A finicky guy's exploits in finding gustatory (and other) satisfaction in his kitchen, his neighborhood, and beyond.

Sunday, January 2, 2011

A Look Back at Today's Meals

Breakfast: My usual (for over a year now) bowl of chopped fresh fruit with raw nuts and raw-whole-milk yogurt.  This concoction is much more exciting during the summer months, when berries and stone fruits are in season.  In winter, I make do with the ubiquitous bananas, and whatever Urban Organic has brought us.  This morning, a particularly bland apple and pear needed help (and sweetness), so I threw in a handful of hunza raisins — left over from making my holiday chutney — along with the cashews.  Golden Darjeeling tea drunk plain.

Lunch: We had two sets of leftovers, which I thought would take us through lunch and dinner today, but we ended up eating both of them midday.  First we finished off the last (except for what I froze) leg of chicken in green sauce — copious dill and coriander — which I made using one of my favorite Madhur Jaffrey recipes I hadn't done in probably 10 years or more.  It's a Hyderabadi dish out of the first Indian cookbook I ever owned — I can barely recall a time when I didn't cook Indian food! — A Taste of India.  We followed this course with our staple dish, this time as usual cooked by Peter, what we call mélange.  It's a steamed, well, mélange of whatever veggies we have available, served most often with a drizzle of extra virgin olive oil, salt, and cubes of cheese.  Today I had mine with some leftover tahini-miso sauce, which Peter pronounced too vinegary, but which I enjoyed.  A few squares of Mast Brothers chocolate finished off the meal.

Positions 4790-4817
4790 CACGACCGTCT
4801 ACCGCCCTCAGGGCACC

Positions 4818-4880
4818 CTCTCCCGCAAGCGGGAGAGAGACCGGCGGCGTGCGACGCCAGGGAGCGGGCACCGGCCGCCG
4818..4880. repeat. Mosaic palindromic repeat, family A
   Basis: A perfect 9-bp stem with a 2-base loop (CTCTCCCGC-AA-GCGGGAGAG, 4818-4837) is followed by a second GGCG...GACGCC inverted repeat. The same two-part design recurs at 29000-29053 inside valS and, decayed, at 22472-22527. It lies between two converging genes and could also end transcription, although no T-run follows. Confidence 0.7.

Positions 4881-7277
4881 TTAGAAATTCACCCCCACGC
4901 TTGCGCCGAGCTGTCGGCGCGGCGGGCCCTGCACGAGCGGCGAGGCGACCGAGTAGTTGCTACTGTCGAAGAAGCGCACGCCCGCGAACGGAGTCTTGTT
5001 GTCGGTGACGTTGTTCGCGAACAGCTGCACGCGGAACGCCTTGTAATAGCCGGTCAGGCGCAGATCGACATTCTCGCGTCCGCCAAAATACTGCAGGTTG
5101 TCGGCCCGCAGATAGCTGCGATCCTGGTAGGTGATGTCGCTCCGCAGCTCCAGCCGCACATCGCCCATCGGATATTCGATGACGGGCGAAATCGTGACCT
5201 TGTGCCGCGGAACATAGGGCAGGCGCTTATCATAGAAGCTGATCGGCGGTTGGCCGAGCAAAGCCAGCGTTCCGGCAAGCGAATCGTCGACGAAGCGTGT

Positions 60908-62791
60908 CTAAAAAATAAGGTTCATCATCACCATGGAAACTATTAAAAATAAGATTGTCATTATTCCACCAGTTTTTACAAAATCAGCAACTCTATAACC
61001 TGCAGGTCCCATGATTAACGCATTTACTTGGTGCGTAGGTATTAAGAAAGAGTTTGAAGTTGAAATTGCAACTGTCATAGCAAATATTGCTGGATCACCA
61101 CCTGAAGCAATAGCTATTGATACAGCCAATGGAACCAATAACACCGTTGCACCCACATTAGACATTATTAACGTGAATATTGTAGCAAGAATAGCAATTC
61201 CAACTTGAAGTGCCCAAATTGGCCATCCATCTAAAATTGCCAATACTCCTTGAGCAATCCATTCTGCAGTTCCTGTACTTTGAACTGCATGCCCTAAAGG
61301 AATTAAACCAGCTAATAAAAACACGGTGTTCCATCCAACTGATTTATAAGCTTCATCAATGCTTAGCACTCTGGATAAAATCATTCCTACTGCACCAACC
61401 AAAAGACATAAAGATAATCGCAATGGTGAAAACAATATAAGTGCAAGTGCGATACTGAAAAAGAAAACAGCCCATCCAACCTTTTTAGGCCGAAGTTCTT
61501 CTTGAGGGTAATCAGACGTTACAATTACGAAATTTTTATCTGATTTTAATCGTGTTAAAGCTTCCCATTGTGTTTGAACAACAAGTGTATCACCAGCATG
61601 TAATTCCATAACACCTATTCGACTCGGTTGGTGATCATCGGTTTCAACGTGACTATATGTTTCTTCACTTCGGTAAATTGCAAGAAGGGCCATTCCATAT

Speaking of Peter cooking mélange, here's the star of Male Pattern Boldness himself, wielding a spoon instead of a needle:

Dinner: What to do?  The leftovers I'd planned to dine on we'd already consumed earlier in the day.  When all else fails — i.e., when I am too lazy/tired to cook — call for take-out.  I called CoBa, a local Vietnamese place and ordered their specialty, a Bahn Mi sandwich and an appetizer consisting of 5-spice quail with some sesame rice cakes on the side.  The sandwich was as delectable as always — where do they get such marvelous french bread? — and, because the restaurant was understaffed tonight, we were lucky enough to have our food delivered by an adorable young rocker type in tight black jeans and a motorcycle jacket who looked as though he was probably at the restaurant on a date and got commandeered into delivery duty.  Maybe he'd forgotten his wallet....at least he escaped dish detail tonight.   Dessert was some of my mom's Xmas cookies, which I broke up into a mug and doused with milk the way most people eat cereal.  This is the way I eat a lot of baked goods, especially the crunchy ones.  I prefer mushy to crunchy most of the time.  And it gives me another excuse to imbibe our delicious raw milk from the Amish.

I skipped wine tonight because I'd had a couple of glasses of (not very good) merlot during a performance of 3 Pianos, a show revolving around Schubert's song cycle, Die Winterreise.  The show was much better than the wine that they served, both before the show and by the performers at intervals during it.


  1. I'm back, while our dinner (stuffed cabbage rolls) is in the oven.

    "I can barely recall a time when I didn't cook Indian food!"

    I'm looking forward to hearing more about your Indian food because I've never cooked it, and could stand to learn something about eating it too.

  2. Hi Debbie. If you continue to stop by, you'll eventually hear a lot about authentic Indian food, which I cook from recipes (mostly by Madhur Jaffrey, one of my idols) and Indian-inspired food, which I make up using what I've learned from the cookbooks.

    I must have been Indian in a former life. . .the food, music, culture, people really appeal to me in a deep way. Happily, Peter's brother recently married an Indian woman, which has certainly livened up our family gatherings, and not only because of the food. Prachee lives life to the hilt in every way, which is inspiring. And we can trade recipes!